" ... Most people know that religious organizations pay no property taxes on their houses of worship. Lesser known is that many also get a valuable break on residences for their clergy as well.

The word "parsonage," as these residences are called, conjures images of humble, spartan rooms attached to drafty churches. A few still are.

Yet in many places across Texas, parsonages are extravagant estates nestled in the state's most exclusive enclaves. Like their wealthy neighbors, the clergy occupants enjoy spacious and well-appointed homes, immaculate grounds, tennis courts, swimming pools, decorative fountains and serene grottos.

Unlike their neighbors, the parsonage owners pay nothing in taxes, leaving other Texans to backfill the uncollected revenue to cover the cost of schools, police and firefighters.

State law allows religious organizations to claim tax-free clergy residences of up to 1 acre. Yet each of the state's counties has its own appraiser responsible for overseeing local properties. So no one entity has examined how many parsonages there are in Texas, their value and their legality."

" ... Religious organizations own tax-free homes worth at least a billion dollars in Texas thanks to an obscure state law. Here are some examples of the homes.

Well-off religious organizations that clearly have the means to afford their taxes don't have to seek the exemption. Lakewood Church did not ask the Harris County appraiser for a tax break on the 15,000-square-foot residence of the state's most famous prosperity gospel preacher, Joel Osteen. His annual tax bill comes to $218,000 a year, according to county tax records.

Osteen, who hasn't taken a salary since 2004, believes it's important for donors to know all their money goes to the church, said his brother-in-law, Don Illof.

"He could take the parsonage break," Illof said. "But he pays his property taxes, just like he's supposed to."

Property records also show that San Antonio's Cornerstone Church didn't seek an exemption for any clergy residences in Bexar County. Appraisal records show its well-known spiritual leader, John Hagee, pays $42,000 annually in property taxes. A spokesman said the matter was personal and declined to comment.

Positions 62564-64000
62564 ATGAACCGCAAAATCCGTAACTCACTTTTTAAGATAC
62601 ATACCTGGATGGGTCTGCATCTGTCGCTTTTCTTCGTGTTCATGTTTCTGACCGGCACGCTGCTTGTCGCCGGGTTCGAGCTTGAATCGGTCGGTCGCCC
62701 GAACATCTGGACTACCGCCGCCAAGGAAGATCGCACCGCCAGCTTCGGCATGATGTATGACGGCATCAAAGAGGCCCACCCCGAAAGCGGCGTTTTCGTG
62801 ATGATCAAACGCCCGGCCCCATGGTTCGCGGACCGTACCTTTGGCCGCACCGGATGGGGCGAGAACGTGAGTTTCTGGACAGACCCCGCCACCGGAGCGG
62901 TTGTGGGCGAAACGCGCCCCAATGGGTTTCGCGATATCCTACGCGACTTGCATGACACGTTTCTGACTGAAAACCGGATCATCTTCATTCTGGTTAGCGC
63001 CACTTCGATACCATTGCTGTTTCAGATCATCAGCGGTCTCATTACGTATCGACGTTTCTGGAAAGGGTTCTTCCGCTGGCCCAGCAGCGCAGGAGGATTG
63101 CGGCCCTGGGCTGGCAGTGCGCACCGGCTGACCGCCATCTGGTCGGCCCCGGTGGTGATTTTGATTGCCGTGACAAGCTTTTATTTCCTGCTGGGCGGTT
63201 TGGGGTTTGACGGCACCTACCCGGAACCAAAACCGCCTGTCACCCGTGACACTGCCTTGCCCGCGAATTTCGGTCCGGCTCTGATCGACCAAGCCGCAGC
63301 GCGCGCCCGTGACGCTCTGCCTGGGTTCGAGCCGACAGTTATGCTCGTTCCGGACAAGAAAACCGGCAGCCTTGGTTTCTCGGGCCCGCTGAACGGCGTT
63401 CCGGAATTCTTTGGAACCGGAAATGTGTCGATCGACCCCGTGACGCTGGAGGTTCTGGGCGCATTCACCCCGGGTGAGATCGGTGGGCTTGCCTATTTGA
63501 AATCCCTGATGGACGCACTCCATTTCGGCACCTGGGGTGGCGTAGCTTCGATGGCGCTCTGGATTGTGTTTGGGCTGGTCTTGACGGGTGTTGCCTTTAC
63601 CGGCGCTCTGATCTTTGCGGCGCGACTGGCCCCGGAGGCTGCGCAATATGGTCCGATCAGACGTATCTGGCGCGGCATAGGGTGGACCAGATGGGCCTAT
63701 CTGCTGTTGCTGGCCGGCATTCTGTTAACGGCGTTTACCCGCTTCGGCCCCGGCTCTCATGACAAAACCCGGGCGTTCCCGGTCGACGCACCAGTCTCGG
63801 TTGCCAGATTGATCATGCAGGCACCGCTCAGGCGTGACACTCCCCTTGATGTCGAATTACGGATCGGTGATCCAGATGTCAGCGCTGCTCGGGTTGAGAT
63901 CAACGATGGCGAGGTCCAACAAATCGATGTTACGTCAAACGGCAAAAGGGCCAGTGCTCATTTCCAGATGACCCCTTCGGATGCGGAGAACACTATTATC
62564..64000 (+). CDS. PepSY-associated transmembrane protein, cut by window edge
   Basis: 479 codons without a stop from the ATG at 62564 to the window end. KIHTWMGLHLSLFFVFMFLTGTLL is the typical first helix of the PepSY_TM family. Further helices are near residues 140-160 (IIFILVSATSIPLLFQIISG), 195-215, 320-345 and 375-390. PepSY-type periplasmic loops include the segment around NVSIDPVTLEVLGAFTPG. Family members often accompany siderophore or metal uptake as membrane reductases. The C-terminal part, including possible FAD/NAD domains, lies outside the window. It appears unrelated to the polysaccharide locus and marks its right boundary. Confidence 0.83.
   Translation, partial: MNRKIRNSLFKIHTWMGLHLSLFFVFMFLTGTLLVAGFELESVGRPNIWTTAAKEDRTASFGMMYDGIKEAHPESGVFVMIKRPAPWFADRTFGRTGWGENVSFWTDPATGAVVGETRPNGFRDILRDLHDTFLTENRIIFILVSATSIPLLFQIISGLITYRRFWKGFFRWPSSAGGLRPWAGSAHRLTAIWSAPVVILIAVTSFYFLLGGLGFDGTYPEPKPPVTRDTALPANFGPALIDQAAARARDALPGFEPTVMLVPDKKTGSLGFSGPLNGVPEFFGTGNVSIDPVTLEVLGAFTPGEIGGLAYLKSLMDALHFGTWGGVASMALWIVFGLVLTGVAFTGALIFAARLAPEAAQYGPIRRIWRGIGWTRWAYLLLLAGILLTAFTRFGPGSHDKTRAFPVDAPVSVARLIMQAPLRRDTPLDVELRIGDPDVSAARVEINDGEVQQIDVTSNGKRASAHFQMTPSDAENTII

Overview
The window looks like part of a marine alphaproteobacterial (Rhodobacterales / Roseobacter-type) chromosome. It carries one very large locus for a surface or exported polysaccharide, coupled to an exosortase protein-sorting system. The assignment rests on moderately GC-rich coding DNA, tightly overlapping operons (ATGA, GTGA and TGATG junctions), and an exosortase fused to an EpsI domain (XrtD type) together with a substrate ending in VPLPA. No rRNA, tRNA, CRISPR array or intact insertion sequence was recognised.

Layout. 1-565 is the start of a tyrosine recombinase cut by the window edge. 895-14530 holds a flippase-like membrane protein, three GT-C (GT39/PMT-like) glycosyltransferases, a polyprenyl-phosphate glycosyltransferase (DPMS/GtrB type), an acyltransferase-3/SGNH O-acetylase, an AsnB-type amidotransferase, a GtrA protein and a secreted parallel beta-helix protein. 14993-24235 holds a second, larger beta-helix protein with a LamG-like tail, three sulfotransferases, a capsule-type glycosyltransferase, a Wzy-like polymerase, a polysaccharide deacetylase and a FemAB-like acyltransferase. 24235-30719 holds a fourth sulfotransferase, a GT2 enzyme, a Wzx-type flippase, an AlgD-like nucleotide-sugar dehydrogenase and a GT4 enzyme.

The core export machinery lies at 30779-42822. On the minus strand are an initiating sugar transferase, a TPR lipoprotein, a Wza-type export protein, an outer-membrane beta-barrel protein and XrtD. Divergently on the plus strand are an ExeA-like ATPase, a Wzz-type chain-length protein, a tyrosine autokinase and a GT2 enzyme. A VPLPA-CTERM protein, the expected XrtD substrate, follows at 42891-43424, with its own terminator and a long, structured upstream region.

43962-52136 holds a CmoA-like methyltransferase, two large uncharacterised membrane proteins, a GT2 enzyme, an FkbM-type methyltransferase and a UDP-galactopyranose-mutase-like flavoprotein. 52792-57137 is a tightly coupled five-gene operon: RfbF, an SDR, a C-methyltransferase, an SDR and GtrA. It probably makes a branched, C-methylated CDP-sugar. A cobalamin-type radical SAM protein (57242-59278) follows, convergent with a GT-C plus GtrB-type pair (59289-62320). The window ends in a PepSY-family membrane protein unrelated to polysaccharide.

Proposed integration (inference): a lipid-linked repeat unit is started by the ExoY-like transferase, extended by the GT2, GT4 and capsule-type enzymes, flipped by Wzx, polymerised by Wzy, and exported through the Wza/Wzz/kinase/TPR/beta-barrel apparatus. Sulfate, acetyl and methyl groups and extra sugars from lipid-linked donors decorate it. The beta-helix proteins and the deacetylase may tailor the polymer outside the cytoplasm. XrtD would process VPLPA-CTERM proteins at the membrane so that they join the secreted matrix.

But Harris County Appraisal District documents show New Light Church World Outreach & Worship Centers pays no taxes on its nearly 25,000-square-foot mansion in Spring perched on the shore of a private lake and occupied by its high-profile leader, I.V. Hilliard. The 11.8-acre lot includes three hot tubs, two fountains and a swimming pool and tennis court, property records show.

Hilliard's wife told appraisal officials it was their home, district documents show.

"Because Bishop Hilliard and his wife are living there, we are treating the 24,900-square-foot home as a parsonage," said Jack Barnett, a spokesman for the Harris district.

New Light's attorney, Malachi Johnson, said "Apostle Hilliard occupies only a portion" of the home and that the "primary use" of the property, which in addition to the mansion includes six other homes, was a "minister's retreat and conference center" that qualified for its tax break as a place of religious worship.

Johnson added that the large "H" adorning the wrought-iron gate surrounding the property didn't refer to Hilliard but to the Biblical word Hamath — a city of "wealth and prosperity." The tax break on the property where Hilliard lives saves New Light $100,000 a year in foregone property taxes.

Some religious organizations maintain deluxe accommodations for their clergy that appear at odds with their self-described austere values."